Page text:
The offers are ready to present, and Jim Schubert’s plan is to deliver them to the two prospective new members of his producer force as soon as he gets off the phone.
For the moment, however, Schubert, president of Southern States Insurance, an independent agency with offices in Georgia and Florida, is animatedly discussing how his courtship of the two potential new hires underscores the plight firms like his, and the financial and insurance segments as a whole, face as a result of the aging of the advisor and agent workforce, and the dearth of younger producers ready to step in to replace them.
Particularly revealing are the similarities between the two producers Schubert is seeking to hire. Both are young, successful insurance agents. Yet as well as they are doing at their respective firms, both have told Schubert they are clamoring to leave for one reason: “The owner is elderly and we have no idea what his plan is for keeping the agency viable when he retires.” What’s more, once they resolved to look for another firm, both were recruited via social media, with LinkedIn providing the conduit for initial contact between them and Schubert.
The reality in financial and insurance circles today is that while demand for advisory services is rising, driven largely by baby boomers grappling with retirement and pre-retirement issues, the ranks of advisors are shrinking, as advisors themselves retire in increasing numbers without younger advisors filling their shoes.
“With 50 percent or more of successful advisors across nearly all channels over age 50, the industry needs to find ways to bring more young people into the industry,” asserts Eric Sondergeld, corporate vice president and director, strategic initiatives, at LIMRA, the life insurance industry trade group.
While progressive firms such as Schubert’s actively seek out young advisors and agents, and embrace tools such as social media to attract them, the many that aren’t heeding the warning bells about aging and attrition within the advisory ranks risk watching their young talent walk and their biggest assets — people and relationships — evaporate.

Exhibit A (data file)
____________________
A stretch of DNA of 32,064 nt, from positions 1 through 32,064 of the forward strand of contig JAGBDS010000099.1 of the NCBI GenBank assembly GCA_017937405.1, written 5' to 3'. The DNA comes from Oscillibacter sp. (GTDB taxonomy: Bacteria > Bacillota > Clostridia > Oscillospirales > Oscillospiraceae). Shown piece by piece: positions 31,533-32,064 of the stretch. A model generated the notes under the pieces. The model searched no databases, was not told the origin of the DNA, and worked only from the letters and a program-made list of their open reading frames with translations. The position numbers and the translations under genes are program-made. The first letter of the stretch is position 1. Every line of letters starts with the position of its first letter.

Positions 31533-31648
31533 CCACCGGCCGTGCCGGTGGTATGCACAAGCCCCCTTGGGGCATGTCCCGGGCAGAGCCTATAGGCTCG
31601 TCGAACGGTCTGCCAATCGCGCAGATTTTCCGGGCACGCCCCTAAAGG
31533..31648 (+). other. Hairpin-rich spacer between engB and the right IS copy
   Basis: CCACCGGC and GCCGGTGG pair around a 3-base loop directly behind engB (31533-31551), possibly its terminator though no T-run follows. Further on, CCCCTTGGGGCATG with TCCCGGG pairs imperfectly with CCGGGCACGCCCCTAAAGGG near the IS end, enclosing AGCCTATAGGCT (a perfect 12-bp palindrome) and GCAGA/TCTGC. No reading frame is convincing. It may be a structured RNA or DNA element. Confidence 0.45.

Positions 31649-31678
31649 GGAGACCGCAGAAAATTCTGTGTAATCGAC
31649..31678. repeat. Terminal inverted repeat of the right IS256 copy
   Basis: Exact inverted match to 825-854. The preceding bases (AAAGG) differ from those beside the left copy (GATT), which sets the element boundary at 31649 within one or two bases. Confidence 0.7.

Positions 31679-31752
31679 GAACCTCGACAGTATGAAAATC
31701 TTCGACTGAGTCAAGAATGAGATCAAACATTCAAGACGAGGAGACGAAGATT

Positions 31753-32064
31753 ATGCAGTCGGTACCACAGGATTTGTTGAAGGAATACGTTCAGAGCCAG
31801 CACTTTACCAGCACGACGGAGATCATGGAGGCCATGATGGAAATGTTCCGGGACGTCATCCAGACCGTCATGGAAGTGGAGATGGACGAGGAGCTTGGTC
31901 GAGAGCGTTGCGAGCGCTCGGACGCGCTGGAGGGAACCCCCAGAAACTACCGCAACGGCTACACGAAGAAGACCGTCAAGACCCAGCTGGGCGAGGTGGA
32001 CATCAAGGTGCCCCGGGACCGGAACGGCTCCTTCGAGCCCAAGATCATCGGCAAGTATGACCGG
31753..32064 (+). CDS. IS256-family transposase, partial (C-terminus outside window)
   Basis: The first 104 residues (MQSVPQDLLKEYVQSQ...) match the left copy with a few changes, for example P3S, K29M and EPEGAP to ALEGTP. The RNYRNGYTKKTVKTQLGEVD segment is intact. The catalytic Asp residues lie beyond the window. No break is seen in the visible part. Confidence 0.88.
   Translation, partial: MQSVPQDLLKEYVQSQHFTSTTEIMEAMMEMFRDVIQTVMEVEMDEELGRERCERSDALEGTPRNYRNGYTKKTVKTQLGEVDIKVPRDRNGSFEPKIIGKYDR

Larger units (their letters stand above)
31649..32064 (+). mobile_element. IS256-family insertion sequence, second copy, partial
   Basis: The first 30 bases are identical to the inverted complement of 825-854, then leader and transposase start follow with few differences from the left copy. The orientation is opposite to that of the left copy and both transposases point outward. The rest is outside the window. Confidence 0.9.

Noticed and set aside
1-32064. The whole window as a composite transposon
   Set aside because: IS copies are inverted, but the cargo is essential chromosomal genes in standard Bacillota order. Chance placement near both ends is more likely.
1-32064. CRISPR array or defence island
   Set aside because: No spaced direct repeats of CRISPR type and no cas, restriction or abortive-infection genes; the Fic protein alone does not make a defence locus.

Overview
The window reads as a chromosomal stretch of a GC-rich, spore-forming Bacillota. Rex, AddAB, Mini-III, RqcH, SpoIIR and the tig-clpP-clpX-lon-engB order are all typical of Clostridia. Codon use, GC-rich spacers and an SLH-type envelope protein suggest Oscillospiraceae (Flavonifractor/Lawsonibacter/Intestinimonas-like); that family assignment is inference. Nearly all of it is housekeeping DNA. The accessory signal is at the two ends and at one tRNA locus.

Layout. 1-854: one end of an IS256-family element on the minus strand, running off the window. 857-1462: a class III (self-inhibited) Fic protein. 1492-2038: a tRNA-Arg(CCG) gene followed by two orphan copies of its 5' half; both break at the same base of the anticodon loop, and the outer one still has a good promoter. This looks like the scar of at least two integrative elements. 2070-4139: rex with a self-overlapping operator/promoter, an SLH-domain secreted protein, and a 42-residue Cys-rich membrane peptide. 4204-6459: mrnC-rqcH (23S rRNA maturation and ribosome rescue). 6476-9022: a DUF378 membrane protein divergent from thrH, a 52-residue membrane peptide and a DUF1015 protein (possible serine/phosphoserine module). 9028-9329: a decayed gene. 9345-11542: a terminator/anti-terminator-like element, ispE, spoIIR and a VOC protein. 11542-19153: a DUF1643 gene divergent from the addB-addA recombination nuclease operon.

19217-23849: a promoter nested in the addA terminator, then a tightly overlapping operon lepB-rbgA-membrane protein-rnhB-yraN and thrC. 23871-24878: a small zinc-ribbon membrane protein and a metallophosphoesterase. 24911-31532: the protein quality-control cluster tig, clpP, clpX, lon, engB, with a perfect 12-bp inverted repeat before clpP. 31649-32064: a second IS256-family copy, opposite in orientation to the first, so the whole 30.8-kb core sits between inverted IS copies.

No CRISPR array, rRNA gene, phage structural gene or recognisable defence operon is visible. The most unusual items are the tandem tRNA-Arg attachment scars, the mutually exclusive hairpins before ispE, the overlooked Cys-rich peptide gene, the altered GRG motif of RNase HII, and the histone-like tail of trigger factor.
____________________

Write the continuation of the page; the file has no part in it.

Those warming bells are growing louder largely as a result of sobering data documenting the extent of contraction within the advisory ranks, from insurance to financial services, along with projections that the attrition will continue. Finance and life insurance groups are responding with initiatives such as the LIFE Foundation’s LIFE Lessons Scholarship program, which is designed to draw college students to the life insurance business, and TD Ameritrade Institutional’s recently unveiled scholarship program, which aims to attract college students to the investment advisory profession.
Need and opportunity
The growth rate — that is, the public’s need — for financial advisors in the decade ending 2020 is projected to be 32 percent, compared with 14 percent for all occupations, according to TD Ameritrade, citing figures from the latest Occupational Outlook Handbook from the U.S. Bureau of Labor Statistics. That translates to 66,000 new financial advisor jobs.
While job opportunities abound in the advisory field, the insurance and finance segments are struggling to attract young salespeople to industries that some view in an unflattering light. Lingering memories of insurance companies and investment banks performing or behaving badly during the recent financial crisis only reinforce that negative perception.
“I think there’s a negative stigma [attached to the insurance business] because there is a lack of understanding of the business, that it’s just about selling products, when what it’s really about is being a trusted advisor for your clients,” observes Brian McNeely, senior vice president and partner at Reagan Consulting, an insurance-focused consulting firm based in Atlanta. “That’s a tough one to overcome.”
In the years ahead, an advisory firm’s survival may well ride on its ability to recruit and retain young producers to replace retiring advisors, McNeely says. “Ultimately, the ability to remain profitable hangs in the balance. People (advisors and producers) are the business. People are the industry. Without them, the assets are gone.”
Trouble is, the people who run insurance and advisory firms aren’t necessarily dedicating enough time, energy and resources to creating and retaining their most vital assets. “I think they just don’t have the time, or aren’t willing to take the time it takes, to bring in younger people,” observes Schubert.
Nor do younger people appear to be flocking to the industry, which, according to McNeely, “is a little bit of a mystery,” given the opportunities it offers agents/producers. “I think it’s one of the world’s greatest-kept secrets,” he says. “It’s a phenomenal business opportunity. It gives a person a lot of flexibility with their lifestyle. It gives them a chance to partner with and help people, and it gives them a chance to create wealth for their clients and themselves.”
Filling the void